Most Sponsors of Defined Benefit Pension Plans Remain Committed to Plan Viability Despite Tough Economic Climate, According to Towers Perrin/CFO Research Study

However, the Majority Indicate They Would Consider Alternatives if Market Conditions, Regulatory Environment Worsen

STAMFORD, CT, July 9, 2009 – While the financial crisis has negatively affected the financial health of most defined benefit (DB) plans, most executives of U.S. firms with DB plans remain committed to the financial viability of their plans, according to the third CFO Research Services study conducted in conjunction with professional services firm Towers Perrin.

However, more than 70% of senior finance executives from U.S. companies indicate that recessionary pressures are “causing a long-term shift in how companies and workers prepare for retirement.” In addition, 40% of U.S. respondents said they would be “very likely” to reconsider their long-term commitment to their DB plans if pension accounting rules made income statements more volatile.

“There is no doubt that the current financial crisis has significantly hurt the financial health of most DB plans,” said Sylvia Pozezanac, Managing Principal of Towers Perrin’s Retirement Risk Solutions business practice. “However, while cash and credit are generally scarce, the overwhelming majority of companies – more than 80% – say they are confident that they will have the cash to meet plan funding requirements. Companies are telling us that they are committing to returning their plans to a better funding status for the longer-term, but their ongoing commitment to the plans rests on economic recovery and reasonable regulations.”

More than 71% of respondents indicate that they currently plan to pursue the long-term viability of their DB plans rather than seek alternatives to DB plan sponsorship. Of those committed to sticking with their DB plans, more than 76% say they are shifting their DB strategy to focus more on reducing risk than on seeking additional investment returns.

Furthermore, survey respondents who remain committed to DB plans are much more likely to be using structured investment products, such as derivatives, futures and inflation swaps, to better manage their exposure to interest rate risk or to increase investment returns. According to survey data, pensions that have used financial instruments to manage risk have suffered less during the economic downturn.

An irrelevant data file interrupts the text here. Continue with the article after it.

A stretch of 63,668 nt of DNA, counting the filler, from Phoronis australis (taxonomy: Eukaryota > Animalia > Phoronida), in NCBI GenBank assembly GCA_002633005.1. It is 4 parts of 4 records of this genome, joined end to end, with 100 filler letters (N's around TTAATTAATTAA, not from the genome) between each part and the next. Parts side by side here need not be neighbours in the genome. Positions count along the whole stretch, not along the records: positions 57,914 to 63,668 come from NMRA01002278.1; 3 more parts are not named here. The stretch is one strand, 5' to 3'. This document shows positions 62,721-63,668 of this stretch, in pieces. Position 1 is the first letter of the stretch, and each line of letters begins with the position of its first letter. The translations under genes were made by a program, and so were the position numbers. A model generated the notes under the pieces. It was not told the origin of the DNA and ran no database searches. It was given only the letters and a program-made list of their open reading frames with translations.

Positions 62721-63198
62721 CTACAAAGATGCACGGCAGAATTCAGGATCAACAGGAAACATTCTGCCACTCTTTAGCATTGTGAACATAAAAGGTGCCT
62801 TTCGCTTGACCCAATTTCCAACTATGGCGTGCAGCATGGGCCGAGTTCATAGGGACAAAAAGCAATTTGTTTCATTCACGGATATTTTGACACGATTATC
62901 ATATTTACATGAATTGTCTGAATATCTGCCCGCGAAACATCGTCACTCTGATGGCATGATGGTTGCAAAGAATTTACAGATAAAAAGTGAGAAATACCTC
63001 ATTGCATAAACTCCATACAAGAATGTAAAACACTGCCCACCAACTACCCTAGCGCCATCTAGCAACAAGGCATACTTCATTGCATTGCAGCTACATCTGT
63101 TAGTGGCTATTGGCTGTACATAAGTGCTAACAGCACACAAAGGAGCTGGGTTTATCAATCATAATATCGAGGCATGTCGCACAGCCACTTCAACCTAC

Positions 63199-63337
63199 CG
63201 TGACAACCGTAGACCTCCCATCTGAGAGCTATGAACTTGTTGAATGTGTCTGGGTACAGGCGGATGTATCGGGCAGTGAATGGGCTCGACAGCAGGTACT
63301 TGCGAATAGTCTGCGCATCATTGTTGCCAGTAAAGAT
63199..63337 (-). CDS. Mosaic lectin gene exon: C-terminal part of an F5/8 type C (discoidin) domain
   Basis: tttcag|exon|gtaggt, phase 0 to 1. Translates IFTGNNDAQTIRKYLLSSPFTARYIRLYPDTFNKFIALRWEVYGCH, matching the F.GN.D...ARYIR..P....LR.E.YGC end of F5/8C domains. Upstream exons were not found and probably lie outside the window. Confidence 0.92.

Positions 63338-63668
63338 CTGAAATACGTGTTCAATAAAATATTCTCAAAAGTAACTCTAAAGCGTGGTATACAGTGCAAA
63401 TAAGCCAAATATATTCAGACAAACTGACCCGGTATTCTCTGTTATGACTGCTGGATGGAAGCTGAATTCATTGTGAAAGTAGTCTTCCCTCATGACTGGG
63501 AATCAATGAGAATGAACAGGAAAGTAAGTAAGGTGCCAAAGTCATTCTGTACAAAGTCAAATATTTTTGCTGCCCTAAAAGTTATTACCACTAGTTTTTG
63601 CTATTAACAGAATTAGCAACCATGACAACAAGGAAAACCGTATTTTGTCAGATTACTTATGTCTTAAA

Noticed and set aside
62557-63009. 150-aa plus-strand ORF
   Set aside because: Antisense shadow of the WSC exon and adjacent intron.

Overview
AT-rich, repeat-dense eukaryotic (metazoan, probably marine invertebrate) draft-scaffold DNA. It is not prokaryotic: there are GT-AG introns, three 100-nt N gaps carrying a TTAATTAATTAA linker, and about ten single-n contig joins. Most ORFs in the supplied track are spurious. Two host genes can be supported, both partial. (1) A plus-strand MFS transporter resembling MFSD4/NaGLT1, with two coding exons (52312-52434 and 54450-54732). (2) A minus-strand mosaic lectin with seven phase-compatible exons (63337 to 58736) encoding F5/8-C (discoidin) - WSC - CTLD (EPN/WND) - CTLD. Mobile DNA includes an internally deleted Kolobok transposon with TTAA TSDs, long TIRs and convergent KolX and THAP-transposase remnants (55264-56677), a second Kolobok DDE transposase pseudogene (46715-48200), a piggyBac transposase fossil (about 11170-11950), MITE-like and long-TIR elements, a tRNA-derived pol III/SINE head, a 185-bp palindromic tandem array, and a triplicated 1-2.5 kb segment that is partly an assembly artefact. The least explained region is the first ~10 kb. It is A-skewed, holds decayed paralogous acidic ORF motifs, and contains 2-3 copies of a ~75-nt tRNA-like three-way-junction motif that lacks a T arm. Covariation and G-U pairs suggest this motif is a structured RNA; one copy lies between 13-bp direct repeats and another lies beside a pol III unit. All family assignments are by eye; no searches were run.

Interestingly, while most DB plans have been hurt financially, one in five executives say their plans have actually fared well despite the current financial crisis.

“What’s most noteworthy is that the vast majority of companies with plans that have done well use financial instruments such as swaps, futures, forwards and options to manage risk in their DB plans,” said Sam Knox, Vice President and Director of Research, CFO Research Services. “Conversely, those respondents whose plans were hardest hit by recent economic events – and who are now considering DB alternatives – are less likely to have used synthetic instruments.”

Finally, senior financial executives report that the portion of their pension portfolios devoted to equities is significantly lower today than it has been historically, and most don’t expect to see equities return to their pre-recession levels. Alternative investments remain popular, however, with 73% of executives noting they have some private equity investments. The rate is highest for the largest organizations and for those who express a long-term commitment to DB plan viability.

“As plan sponsors look forward, they will have to balance their near-term and long-term objectives with their appetite for risk,” said Mike Archer, Towers Perrin Principal and Chief Actuary. “They should consider how their pension plans will perform under a broad range of potential economic and capital market conditions, and how that performance correlates with — or deviates from — overall company performance. Many will recognize that this holistic approach leads to a dynamic strategy that produces optimal financial results.”

About the Survey

The third annual “CFO Pension Risk Survey” was developed by Towers Perrin and CFO Research in an effort to understand the effects of the economic downturn on companies’ DB plans. The research program focused on plan funding policies, investment strategies and risk management and plan alternatives. The study included 439 senior finance executive responses from large U.S., U.K. and Canadian organizations across all industries as well as an extensive interview program with senior finance executives. The online survey was conducted during April and May 2009.

About CFO Research Services

CFO Research Services is the sponsored research group within CFO Publishing Corporation, which produces CFO magazine, and CFO Conferences. CFO Publishing is part of The Economist Group. More information about CFO Publishing is available at

About Towers Perrin

Towers Perrin is a global professional services firm that helps organizations improve performance through effective people, risk and financial management. The firm provides innovative solutions in the areas of human capital strategy, program design and management, and in the areas of risk and capital management, insurance and reinsurance intermediary services, and actuarial consulting. Towers Perrin has offices and alliance partners in the United States, Canada, Europe, Asia, Latin America, the Middle East, South Africa, Australia and New Zealand. More information about Towers Perrin is available at